ANZ forecasts that Melbourne and Sydney are facing housing shortages as dwelling construction plummets amid ongoing strong population growth:
ANZ analysis said that there is little sign so far that higher prices for established homes are driving a pick-up in construction…
According to senior economist Felicity Emmett, the decline in approvals suggests that construction will continue falling and will not pick up until mid-2020.
“That fall will feed through to housing supply, and vacancy rates are set to decline over 2020 and 2021,” she wrote in a research note on Wednesday.
“Across the two major capital cities, the shortage of housing looks likely to be more marked in Melbourne than Sydney”…
“Given the increased share of apartments in the housing mix, and the longer lead times associated with apartments, the lags are likely to be longer than past cycles might suggest,” it said.
“This could mean that housing cycles become more pronounced over time, with higher highs and lower lows (for both construction and prices).”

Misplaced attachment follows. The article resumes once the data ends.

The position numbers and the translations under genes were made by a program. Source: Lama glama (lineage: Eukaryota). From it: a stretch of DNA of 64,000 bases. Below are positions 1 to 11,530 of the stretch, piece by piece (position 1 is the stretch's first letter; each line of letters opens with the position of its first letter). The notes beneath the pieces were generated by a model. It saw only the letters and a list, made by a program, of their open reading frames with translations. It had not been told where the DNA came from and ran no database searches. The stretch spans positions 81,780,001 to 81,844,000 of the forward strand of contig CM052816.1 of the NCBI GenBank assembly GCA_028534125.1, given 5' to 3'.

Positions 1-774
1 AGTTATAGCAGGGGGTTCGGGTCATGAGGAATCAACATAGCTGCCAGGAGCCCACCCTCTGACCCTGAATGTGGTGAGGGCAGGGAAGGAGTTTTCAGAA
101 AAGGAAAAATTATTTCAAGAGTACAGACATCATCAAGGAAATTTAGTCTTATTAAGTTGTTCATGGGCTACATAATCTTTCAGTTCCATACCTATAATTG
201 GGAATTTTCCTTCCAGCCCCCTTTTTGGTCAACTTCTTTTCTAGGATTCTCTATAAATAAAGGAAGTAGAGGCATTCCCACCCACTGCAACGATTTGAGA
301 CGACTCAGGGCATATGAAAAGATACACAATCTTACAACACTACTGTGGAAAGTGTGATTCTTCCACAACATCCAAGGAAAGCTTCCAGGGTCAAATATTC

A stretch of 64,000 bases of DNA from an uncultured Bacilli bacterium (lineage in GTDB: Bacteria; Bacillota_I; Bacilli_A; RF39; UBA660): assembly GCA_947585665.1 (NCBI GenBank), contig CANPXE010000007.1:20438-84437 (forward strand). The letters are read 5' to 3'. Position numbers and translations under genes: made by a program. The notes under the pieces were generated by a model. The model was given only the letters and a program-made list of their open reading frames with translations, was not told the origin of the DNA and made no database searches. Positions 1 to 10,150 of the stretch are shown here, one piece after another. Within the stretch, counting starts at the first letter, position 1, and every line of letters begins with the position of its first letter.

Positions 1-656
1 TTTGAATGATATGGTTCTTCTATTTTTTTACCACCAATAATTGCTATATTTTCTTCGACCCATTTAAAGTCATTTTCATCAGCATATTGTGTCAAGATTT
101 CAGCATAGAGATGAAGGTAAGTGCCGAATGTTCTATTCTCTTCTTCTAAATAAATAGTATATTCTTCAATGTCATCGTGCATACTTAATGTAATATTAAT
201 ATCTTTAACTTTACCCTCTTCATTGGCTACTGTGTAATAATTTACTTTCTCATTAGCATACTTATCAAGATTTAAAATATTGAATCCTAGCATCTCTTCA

ANZ is correct that a structural housing shortage is coming, but its forecast of a construction rebound mid next year is way too optimistic.
Dwelling approvals and commencements have collapsed, meaning that construction will likely fall into 2021:
Growing concerns over apartment quality, alongside growing developer bankruptcies, will also prevent construction from rebounding. Thus, we are looking at a protracted construction downturn.
Even if buyers do miraculously return to off-the-plan properties, it will take at least 18 months for a construction rebound given the long lead times between apartment approvals and completions.
- Weekend Reading: 26-27 September 2020 - September 26, 2020
- Kenneth Hayne clears 2023 diary as Frydenprime arrives - September 25, 2020
- Consumer groups slam Coalition’s gutting of responsible lending laws - September 25, 2020